Following the war with Hamas this past summer, I felt a tremendous sense of urgency to travel to Israel. I needed to demonstrate my solidarity with the Jewish state.
My last visit was in 2006 during the second Lebanon war with Hezbollah. At that time, my husband and I led a federation solidarity mission with 15 gay and lesbian Jews from the Greater Philadelphia community, the only mission that went to Israel at that time.
Prior to the war, we were 30 strong. Unfortunately but understandably, we traveled with half that number. We went to say “hineinu: we are here.” The message was loud and clear. We would not and never will we let terror dictate our devotion to the State of Israel.
That was then. This is now.
My husband and I have not traveled to Israel since 2006 due to the birth of our two children, Ethan and Eliana (now 7 and 4, respectively). The responsibilities of caring for two young children, coupled with work and personal obligations, created a separation and distance that quite frankly was becoming perilous to my own understanding of the Mideast conflict. The 24-hour news cycle of misleading information about the conflict and the war was creating dissonance inside, and I felt a threat to my own perceptions, beliefs and understanding.
I needed a reboot to make sure that all was in check. The visit would give me the opportunity to challenge my own comprehension of and assumptions about the situation without the interference of terribly biased and increasingly incoherent American media.
Moreover, I was feeling ever-greater distance with my loved ones there (some 50 cousins from both our families). I wanted to see them, kiss them and show them that their family in America, Mexico and across the globe stood shoulder to shoulder with them. They, like Israel, would never be forsaken.
Last year, my family traveled to Australia for nearly three weeks and while it was a worthwhile experience, it lacked the personal significance that Israel always provides. In Israel, every stone, wall and conversation is full of meaning, history and complexity. Nowhere else in the world do I feel that. It was time to go home.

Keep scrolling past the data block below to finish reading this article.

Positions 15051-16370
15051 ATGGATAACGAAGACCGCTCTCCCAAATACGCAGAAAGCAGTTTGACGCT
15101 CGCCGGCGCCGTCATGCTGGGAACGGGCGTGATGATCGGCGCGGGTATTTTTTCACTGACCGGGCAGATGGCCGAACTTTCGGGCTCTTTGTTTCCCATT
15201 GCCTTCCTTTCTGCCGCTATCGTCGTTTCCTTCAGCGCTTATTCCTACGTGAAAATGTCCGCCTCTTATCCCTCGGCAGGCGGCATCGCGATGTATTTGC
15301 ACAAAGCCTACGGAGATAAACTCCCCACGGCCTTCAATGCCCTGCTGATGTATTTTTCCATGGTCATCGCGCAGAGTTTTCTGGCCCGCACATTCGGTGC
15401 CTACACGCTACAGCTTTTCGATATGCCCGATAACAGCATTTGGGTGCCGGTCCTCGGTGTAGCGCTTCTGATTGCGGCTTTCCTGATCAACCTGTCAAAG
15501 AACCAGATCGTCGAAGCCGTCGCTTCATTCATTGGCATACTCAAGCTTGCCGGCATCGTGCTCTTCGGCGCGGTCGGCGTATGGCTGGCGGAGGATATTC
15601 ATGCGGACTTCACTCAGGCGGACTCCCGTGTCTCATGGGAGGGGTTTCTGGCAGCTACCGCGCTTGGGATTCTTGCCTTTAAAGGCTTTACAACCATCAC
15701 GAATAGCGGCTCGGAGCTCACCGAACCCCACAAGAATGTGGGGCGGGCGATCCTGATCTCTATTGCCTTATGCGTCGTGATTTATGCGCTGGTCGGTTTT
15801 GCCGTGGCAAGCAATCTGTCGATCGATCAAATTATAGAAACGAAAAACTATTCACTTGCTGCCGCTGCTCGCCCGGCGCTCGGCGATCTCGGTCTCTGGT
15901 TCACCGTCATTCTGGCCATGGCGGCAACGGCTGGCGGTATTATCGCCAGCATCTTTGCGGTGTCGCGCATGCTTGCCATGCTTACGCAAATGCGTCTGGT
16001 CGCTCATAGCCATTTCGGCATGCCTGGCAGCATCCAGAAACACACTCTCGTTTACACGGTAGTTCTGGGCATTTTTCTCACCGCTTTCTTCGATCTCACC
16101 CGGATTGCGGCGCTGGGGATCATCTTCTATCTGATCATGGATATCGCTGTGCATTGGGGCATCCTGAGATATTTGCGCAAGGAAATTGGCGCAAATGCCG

I traveled as part of a national mission of LGBT Jews sponsored by A Wider Bridge, a pro-Israel, pro-Zionist organization based out of San Francisco, and with ARZA, the Association of Reform Zionists of America.
The personal highlight of the trip was my visit to my beloved cousin Miriam, a true eyshet chayil, woman of valor. Miriam is 91, a Holocaust survivor who along with two sisters escaped Poland. Six other brothers and sisters (including Miriam’s twin brother) perished. All of them are recorded at Yad VaShem, a project I undertook in 1990 when I lived in Israel. I wanted to ensure that all of their souls would be forever remembered. Several years ago, in fact, a bar mitzva boy from Chicago reached out to me: He had selected one of my cousins, who shared his birth date, as his bar mitzvah “twin.” At his ceremony atop Masada, he read aloud the name of my cousin and together, one in body, the other in memory and spirit, undertook the important responsibility of being a Jew.
Cousin Miriam didn’t recognize me, the result of the ravages of Alzheimer’s. Nonetheless, I fulfilled my first goal. I kissed her three times and thanked her for all the love and tender care she gave me when I lived in Israel. I kissed her husband of 68 years and embraced my family.
The second purpose of the trip was to learn and reflect around the war and the ongoing conflict with the Palestinians (if not with the people directly, most certainly with their political leadership). I traveled from the Galil and Golan in the north, to Jerusalem and the Jordan Valley in the heart of Israel, to Beersheva and the south. ARZA helped me further understand and explore the religious landscape of Israel and to learn how progressive Judaism is slowly and steadily increasing its presence and influence in Israeli society.
It was a jam-packed trip. While I missed my family, this was a trip that I had to take. I have returned to the states with a renewed and invigorated commitment to Israel and to advocate for her security and identity as a robust, democratic and Jewish state with Jerusalem as her eternal capital. Am Yisrael Chai!
Lee Rosenfield of Lambertville is a member of The Jewish Center in Princeton. He is president of Rosenfield Philanthropic Consulting Services, a fundraising practice specializing in capital campaigns, annual fundraising, legacy and planned giving, leadership development, foundation relations and corporate fundraising.